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Super Typhoon Hinnamnor creeps closer to Korea and Japan

Although the storm is slowly weakening, it is still expected to have significant impacts early next week

Super Typhoon Hinnamnor as seen from the Japanese satellite Himawari-8 in water vapor imagery.

After developing this week into the year’s strongest tropical system, Super Typhoon Hinnamnor could wreak havoc in parts of South Korea and Japan and may make direct landfall in populated areas in the coming days.

As of Thursday morning, Hinnamnor is still a very strong storm with winds of up to 155 mph, equivalent to a high-end Category 4 hurricane, after reaching the equivalent of a rare Category 5 on Tuesday and Wednesday. In the western Pacific, a storm is classified as a “super typhoon” when it has sustained winds of at least 150 mph.

While having weakened slightly, Hinnamnor is still a very strong typhoon. And the latest track from the Joint Typhoon Warning Center (JTWC) in Pearl Harbor, Hawaii, puts the storm on a dangerous path, with a direct landfall possible on Japan’s Yaeyama Islands, the country’s most southern and western populated territories.

The storm has become lopsided, though, losing the symmetry it presented days earlier, and JTWC wrote in its forecast discussion that the eye appears to have become cloud-filled, suggesting additional weakening.

Before it reaches any land areas, the storm may weaken further. The storm is forecast to continue to slow down if not stall, causing upwelling, which is when deeper and colder water rises to the surface. Hurricanes and typhoons thrive on warmer waters, so when the water becomes cooler, the tropical system is deprived of the fuel to maintain its strength.

As Hinnamnor nears the isolated chain of Japanese islands over the next day or two, it is expected to have winds of around 115 mph, the equivalent of a low-end Category 3 hurricane — which is still a very strong storm. Severe effects are expected, with heavy rain, massive waves, a powerful ocean surge and damaging winds affecting the region Friday into Saturday.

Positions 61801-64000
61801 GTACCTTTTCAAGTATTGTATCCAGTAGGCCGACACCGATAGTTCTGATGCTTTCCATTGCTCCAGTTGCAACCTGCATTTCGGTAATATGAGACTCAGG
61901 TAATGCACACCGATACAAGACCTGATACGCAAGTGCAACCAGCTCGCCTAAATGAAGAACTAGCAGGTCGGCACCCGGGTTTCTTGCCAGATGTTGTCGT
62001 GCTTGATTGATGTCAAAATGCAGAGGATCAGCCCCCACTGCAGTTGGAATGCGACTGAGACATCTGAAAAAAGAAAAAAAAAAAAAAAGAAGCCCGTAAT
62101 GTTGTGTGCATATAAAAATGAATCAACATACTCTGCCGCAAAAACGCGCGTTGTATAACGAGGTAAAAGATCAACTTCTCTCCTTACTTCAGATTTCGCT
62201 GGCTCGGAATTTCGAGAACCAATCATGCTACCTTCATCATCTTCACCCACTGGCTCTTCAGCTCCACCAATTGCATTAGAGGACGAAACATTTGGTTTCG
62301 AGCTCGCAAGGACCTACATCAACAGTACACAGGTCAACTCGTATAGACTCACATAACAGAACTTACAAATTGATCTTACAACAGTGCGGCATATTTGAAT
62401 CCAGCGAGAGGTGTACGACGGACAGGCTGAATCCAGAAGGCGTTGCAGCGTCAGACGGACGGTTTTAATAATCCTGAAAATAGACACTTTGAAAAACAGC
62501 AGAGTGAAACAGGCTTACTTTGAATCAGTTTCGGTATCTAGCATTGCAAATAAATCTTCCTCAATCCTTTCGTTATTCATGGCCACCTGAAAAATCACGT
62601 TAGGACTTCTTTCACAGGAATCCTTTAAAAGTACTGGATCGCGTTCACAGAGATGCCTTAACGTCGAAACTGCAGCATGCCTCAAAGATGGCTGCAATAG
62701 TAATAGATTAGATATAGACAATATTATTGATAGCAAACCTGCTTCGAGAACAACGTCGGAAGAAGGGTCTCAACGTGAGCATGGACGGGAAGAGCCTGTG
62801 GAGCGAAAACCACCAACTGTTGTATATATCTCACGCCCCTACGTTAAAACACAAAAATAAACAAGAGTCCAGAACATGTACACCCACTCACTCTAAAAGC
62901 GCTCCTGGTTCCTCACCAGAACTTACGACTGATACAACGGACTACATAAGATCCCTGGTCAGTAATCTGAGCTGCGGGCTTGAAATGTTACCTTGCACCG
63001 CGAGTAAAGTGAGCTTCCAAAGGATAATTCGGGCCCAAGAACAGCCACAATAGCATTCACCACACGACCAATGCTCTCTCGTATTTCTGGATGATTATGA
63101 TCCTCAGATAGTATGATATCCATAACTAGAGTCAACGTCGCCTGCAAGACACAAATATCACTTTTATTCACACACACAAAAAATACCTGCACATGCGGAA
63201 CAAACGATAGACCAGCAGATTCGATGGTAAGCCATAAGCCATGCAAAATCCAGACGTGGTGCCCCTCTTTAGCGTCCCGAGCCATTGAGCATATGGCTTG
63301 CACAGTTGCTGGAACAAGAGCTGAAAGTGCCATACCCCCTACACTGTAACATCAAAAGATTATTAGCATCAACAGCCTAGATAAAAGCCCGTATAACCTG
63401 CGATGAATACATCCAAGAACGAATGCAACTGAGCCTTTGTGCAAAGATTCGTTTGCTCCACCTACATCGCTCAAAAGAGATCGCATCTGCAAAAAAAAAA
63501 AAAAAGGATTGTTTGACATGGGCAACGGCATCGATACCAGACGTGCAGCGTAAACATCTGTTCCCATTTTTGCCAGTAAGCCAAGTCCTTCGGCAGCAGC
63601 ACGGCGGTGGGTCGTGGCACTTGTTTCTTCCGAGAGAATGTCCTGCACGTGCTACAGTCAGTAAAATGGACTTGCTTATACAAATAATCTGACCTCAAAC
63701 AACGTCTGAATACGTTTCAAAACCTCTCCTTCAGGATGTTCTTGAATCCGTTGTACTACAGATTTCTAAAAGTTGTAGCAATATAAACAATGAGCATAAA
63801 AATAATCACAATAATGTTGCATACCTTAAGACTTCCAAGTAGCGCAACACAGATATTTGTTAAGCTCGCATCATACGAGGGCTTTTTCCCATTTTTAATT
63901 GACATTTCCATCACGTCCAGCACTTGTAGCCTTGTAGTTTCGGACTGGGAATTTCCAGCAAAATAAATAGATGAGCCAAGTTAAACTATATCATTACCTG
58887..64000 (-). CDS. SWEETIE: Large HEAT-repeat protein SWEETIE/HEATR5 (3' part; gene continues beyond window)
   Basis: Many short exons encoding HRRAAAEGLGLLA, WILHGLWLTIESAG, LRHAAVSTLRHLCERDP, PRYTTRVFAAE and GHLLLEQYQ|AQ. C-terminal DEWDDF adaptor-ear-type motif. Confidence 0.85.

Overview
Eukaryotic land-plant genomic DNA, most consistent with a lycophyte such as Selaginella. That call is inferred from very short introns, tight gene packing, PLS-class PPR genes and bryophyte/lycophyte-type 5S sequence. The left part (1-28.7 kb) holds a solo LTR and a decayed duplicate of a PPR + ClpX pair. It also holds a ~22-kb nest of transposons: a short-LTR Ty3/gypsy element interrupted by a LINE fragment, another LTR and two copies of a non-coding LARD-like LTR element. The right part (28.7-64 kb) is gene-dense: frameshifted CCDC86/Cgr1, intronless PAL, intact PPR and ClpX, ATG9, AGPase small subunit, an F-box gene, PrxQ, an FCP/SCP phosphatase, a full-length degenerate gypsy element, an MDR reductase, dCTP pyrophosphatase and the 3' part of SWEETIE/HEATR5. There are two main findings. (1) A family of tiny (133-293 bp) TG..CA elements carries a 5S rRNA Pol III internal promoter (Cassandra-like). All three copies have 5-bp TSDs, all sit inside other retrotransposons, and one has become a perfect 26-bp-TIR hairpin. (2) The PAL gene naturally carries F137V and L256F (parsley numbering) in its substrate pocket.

Next, the system is expected to pass northward, potentially restrengthening somewhat as it moves into open waters off the coast of China, potentially skirting the coast. Light impacts from the storm appear possible as far inland as Shanghai, but the storm appears unlikely to bring major rainfall to China, which has been facing a persistent heat wave and brutal drought.

Monday into Tuesday, the storm is forecast to pass straight through the Korea Strait, which separates the Japanese main islands from South Korea, with winds of up to 90 mph, a high-end Category 1 storm, although the storm could be even stronger, according to some forecast models.

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The storm’s location by Tuesday is hardly certain, though, with a landfall in mainland South Korea or Japan a possibility. As of Thursday morning, the American and European models are suggesting that the storm will make a beeline for South Korea, making landfall in the country’s southwestern tip and delivering perhaps 6 to 12 inches of rain.

The American Hurricane Weather Research and Forecasting model generally agrees with this forecast — including on the extraordinarily high rainfall totals — but has a markedly stronger Hinnamnor making landfall farther east, passing over South Korea’s highly populated Jeju Island, which lies within the Korea Strait, before striking the mainland near Yeosu, South Korea.

Any potential outcome that brings heavy rainfall to South Korea could be devastating, as the region experienced major flooding just three weeks ago that killed at least 11 and left the ground saturated and vulnerable to further flooding if additional intense rainfall occurs.

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